‘Green shoots’ for gender pension gap, with female contributions in catch-up mode

by | Mar 7, 2023

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Ahead of International Women’s Day tomorrow, some positive news has been released in the form of customer data from online pension provider, PensionBee. Their data suggest that while evidence for the gender pension gap remains, there is also evidence that women are making a concerted effort to close it.

The data looked at frequency and value of contributions over the last six years (2017 to 2022), and found that all female age groups have increased their average pension contributions per year in the last 5 years, with the exception of the over 60s.

It also found that the value of female customers’ pension contributions are 28% lower at an average £1,890 a year, than male customers’ contributions (average £2,513 a year). However the average value per contribution has risen by 11% over the last six years for females, compared to a 21% decrease in the average value per contribution for male customers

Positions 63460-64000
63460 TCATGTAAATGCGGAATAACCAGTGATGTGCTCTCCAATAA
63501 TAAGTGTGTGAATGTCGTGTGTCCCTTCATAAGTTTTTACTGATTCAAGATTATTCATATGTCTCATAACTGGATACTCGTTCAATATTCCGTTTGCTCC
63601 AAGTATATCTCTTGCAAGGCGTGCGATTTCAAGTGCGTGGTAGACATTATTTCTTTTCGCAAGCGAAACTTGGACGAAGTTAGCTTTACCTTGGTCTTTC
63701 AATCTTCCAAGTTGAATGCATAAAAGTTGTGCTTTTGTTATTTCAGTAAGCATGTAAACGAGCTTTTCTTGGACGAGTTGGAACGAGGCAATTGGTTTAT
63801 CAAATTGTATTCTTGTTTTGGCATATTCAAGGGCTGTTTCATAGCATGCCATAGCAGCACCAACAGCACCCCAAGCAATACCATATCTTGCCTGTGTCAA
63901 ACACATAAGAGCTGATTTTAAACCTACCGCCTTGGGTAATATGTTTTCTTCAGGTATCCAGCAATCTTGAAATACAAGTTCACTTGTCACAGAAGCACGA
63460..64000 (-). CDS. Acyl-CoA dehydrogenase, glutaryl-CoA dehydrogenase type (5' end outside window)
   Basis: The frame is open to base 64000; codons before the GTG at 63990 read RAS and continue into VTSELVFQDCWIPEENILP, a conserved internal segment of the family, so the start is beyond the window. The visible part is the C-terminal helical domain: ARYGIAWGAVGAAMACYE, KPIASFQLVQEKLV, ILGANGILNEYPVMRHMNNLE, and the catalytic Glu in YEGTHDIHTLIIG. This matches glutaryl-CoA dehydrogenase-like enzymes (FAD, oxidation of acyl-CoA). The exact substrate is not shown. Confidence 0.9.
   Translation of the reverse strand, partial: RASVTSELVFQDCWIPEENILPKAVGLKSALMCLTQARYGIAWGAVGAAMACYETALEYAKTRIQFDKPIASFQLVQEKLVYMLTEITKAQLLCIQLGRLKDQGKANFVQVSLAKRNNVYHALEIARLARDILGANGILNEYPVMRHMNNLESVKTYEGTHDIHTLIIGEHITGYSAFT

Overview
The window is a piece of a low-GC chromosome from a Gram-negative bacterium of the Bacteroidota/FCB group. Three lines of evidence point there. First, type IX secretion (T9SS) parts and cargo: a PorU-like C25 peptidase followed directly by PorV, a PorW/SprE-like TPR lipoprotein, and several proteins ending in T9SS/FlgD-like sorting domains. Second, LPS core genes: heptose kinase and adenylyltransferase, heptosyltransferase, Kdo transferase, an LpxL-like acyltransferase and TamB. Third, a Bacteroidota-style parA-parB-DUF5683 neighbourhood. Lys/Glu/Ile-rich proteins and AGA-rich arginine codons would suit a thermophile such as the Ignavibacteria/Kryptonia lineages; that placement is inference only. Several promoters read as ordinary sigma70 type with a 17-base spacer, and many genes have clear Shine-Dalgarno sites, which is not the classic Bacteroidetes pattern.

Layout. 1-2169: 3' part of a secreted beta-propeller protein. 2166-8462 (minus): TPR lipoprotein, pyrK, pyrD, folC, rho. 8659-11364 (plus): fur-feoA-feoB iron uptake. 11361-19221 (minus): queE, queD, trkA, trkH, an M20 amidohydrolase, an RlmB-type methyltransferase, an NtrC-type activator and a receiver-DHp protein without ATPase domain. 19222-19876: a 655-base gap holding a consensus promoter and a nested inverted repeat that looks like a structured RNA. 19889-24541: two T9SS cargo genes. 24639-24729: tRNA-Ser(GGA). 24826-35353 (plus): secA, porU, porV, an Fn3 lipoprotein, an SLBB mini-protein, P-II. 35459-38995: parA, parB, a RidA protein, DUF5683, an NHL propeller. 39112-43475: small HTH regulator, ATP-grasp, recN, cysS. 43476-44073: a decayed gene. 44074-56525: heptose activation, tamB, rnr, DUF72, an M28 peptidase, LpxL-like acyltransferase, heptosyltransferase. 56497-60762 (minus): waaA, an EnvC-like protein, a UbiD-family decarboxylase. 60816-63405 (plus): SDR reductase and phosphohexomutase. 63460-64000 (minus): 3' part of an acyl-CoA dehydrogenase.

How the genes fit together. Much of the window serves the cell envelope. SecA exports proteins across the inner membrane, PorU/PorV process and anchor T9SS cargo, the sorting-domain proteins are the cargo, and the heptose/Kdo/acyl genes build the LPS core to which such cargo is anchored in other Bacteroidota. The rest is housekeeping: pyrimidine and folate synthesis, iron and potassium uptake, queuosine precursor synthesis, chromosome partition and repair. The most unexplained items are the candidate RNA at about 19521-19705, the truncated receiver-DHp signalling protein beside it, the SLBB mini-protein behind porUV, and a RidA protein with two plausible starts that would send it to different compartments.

The average number of contributions is higher for male customers, at 3.1 per quarter, compared to 2.9 per female customer, per quarter. The average number of contributions per male customer has increased by a higher proportion in the last three years (from 2.6 to 3.1) than the average number of contributions per female customer (from 2.7 to 2.9), suggesting that the pandemic boosted male customers’ saving efforts more than it did for female customers.

Perhaps unsurprisingly, PensionBee report that both female and male customers make the highest number of contributions in their forties whereas the highest value contributions are made in the 60+ age group.

Becky O’Connor, Director of Public Affairs at PensionBee, commented: “There are green shoots of evidence that the gender pension gap could close, according to PensionBee male and female customer data. 


“It’s great to see the effort our female customers are making towards boosting their pensions and while the value of contributions is still lower than for male customers, the trajectory is going in the right direction. Men seem to be making more frequent contributions, while women make slightly fewer, but are increasing the amount they put in each time, on average.

“There is still a huge amount to do on the gender pension gap: paying female workers equally is an obvious one but redressing the imbalance in society around who does caring is another big one to tackle. From our data, it appears female customers are doing as much as they can possibly manage that is within their own control to look after their own futures, but against the wider odds, individual efforts only go so far.” 

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